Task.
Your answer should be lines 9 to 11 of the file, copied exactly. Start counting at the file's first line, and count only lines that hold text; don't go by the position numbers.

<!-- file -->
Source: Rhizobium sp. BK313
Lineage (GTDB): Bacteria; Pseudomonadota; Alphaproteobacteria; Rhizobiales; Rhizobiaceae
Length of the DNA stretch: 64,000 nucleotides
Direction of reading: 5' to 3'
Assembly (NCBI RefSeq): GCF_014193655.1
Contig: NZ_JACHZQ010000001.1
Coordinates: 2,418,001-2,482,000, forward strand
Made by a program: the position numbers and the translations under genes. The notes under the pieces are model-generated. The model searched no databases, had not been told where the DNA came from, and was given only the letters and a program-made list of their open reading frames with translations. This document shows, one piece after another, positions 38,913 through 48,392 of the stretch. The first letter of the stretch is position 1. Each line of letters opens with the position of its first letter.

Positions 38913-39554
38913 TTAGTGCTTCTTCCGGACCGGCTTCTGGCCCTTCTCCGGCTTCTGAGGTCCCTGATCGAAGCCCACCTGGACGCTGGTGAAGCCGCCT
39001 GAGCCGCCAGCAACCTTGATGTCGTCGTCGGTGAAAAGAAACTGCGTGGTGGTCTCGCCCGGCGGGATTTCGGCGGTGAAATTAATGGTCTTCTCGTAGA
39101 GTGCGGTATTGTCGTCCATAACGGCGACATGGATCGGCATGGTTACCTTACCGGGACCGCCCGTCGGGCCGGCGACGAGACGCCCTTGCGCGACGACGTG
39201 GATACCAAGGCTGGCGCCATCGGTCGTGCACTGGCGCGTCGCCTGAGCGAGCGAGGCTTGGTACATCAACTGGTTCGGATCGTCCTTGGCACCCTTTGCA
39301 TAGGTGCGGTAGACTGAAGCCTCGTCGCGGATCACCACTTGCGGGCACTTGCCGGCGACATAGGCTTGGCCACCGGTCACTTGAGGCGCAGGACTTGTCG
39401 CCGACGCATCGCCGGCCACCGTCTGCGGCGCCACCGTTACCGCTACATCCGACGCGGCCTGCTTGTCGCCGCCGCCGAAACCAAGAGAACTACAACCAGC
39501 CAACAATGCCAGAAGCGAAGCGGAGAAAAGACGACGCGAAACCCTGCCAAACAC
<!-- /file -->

Positions 38913-39554
38913 TTAGTGCTTCTTCCGGACCGGCTTCTGGCCCTTCTCCGGCTTCTGAGGTCCCTGATCGAAGCCCACCTGGACGCTGGTGAAGCCGCCT
39001 GAGCCGCCAGCAACCTTGATGTCGTCGTCGGTGAAAAGAAACTGCGTGGTGGTCTCGCCCGGCGGGATTTCGGCGGTGAAATTAATGGTCTTCTCGTAGA